While shock jocks such as Don Imus have been in existence since at least the 1970s, and the morning zoo radio format was popular among local stations beginning in the 1980s, the first shock jock to make a major national impact was Howard Stern, whose New York-based show was syndicated nationwide beginning in the early 1990s. Stern built a multimedia empire that incorporated television, books and feature films, which led to him bestowing upon himself the title of "King of All Media." (Stern left terrestrial radio and switched to satellite in 2005.)
By 1998, the number of U.S. commercial radio stations had grown to 4,793 AM stations and 5,662 FM stations. In addition, there were 1,460 non-commercial stations.
As each successive radio format moved to FM, AM radio stations were left with fewer and fewer options. Talk radio, although it had a small following in the cities, did not achieve mainstream popularity until the 1980s, due to a combination of factors, including improved satellite communications that made national distribution more affordable, the repeal of the Fairness Doctrine and (by the mid-1990s) extensive concentration of media ownership stemming from the Telecommunications Act of 1996. The politically charged format of conservative talk radio swept the country, bringing stardom to one of its pioneers, Rush Limbaugh. The development of national spoken-word programming was credited with helping to revitalize AM radio.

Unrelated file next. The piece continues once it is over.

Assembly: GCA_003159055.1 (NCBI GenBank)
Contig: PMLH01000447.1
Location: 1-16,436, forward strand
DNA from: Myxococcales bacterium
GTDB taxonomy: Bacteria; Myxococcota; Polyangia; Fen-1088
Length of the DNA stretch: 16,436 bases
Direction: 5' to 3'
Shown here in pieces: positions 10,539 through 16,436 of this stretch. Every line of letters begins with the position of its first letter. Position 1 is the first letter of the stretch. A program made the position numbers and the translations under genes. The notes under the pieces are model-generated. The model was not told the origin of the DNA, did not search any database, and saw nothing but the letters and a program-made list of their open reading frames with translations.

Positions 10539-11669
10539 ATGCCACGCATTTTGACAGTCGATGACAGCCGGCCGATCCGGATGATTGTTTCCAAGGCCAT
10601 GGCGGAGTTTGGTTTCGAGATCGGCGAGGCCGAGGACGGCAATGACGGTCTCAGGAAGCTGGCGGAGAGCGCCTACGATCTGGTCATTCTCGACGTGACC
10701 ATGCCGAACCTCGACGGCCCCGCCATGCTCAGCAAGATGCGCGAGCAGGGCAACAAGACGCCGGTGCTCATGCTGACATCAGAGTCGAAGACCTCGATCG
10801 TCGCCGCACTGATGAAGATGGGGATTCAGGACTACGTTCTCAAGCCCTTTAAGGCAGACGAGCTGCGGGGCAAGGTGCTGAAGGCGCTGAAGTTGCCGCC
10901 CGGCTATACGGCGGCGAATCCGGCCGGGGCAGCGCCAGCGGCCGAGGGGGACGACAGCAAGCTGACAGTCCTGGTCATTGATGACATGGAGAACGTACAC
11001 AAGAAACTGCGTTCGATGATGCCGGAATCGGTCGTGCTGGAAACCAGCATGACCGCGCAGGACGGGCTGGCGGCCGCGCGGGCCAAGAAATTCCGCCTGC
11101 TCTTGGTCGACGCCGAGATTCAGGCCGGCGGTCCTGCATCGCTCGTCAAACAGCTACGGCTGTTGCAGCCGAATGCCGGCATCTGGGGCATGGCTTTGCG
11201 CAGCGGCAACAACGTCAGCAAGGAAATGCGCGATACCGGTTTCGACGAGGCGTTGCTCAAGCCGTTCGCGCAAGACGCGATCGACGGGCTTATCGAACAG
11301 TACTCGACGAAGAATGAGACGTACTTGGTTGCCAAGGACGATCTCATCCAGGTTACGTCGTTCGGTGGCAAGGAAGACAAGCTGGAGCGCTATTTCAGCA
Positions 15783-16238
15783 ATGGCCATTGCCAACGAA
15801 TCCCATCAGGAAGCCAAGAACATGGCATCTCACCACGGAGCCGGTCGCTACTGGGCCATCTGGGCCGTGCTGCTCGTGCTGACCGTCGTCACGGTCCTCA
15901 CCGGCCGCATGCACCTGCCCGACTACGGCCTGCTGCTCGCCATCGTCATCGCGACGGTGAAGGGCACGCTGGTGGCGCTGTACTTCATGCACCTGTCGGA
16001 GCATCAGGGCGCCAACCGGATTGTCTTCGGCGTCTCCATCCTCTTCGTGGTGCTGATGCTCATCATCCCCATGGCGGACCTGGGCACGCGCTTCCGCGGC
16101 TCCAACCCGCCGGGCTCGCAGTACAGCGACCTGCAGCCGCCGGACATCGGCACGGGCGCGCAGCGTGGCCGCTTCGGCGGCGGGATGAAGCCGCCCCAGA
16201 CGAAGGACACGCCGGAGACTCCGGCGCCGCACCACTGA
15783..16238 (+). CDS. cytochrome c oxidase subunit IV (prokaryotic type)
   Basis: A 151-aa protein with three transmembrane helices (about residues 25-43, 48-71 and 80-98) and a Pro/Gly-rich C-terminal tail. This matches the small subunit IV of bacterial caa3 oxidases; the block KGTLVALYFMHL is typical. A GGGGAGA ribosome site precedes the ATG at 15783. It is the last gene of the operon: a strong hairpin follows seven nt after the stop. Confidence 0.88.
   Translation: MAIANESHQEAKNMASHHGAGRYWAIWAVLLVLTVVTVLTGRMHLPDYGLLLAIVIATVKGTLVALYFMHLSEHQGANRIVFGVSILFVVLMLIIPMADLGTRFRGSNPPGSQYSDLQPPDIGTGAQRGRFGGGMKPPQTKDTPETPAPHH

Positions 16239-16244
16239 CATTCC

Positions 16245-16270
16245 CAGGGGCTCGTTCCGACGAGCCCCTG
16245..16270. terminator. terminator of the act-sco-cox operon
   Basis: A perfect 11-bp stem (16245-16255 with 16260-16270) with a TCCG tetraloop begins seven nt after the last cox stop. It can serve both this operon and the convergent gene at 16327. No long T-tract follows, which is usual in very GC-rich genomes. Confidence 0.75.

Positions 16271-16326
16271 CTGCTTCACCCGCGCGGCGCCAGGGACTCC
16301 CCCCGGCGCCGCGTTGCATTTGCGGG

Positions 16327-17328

In 1997, the FCC granted two companies, Sirius and XM, licenses to operate direct-to-consumer subscription satellite radio services. Unlike terrestrial-radio broadcasting, most channels featured few (or no) commercials, and the content was unregulated by the U.S. government. Despite heavy investment in programming these services were initially unprofitable, and in 2008 the FCC approved their merger into a single provider with an effective monopoly, as Sirius XM Radio. This merger successfully moved the combined company into profitability.
Program distribution by satellite networks began replacing telephone landlines in the 1980s, making national distribution more flexible and affordable. The BBC World Service began distributing within the United States in 1986; until July 2012 by Public Radio International, and since then by American Public Media.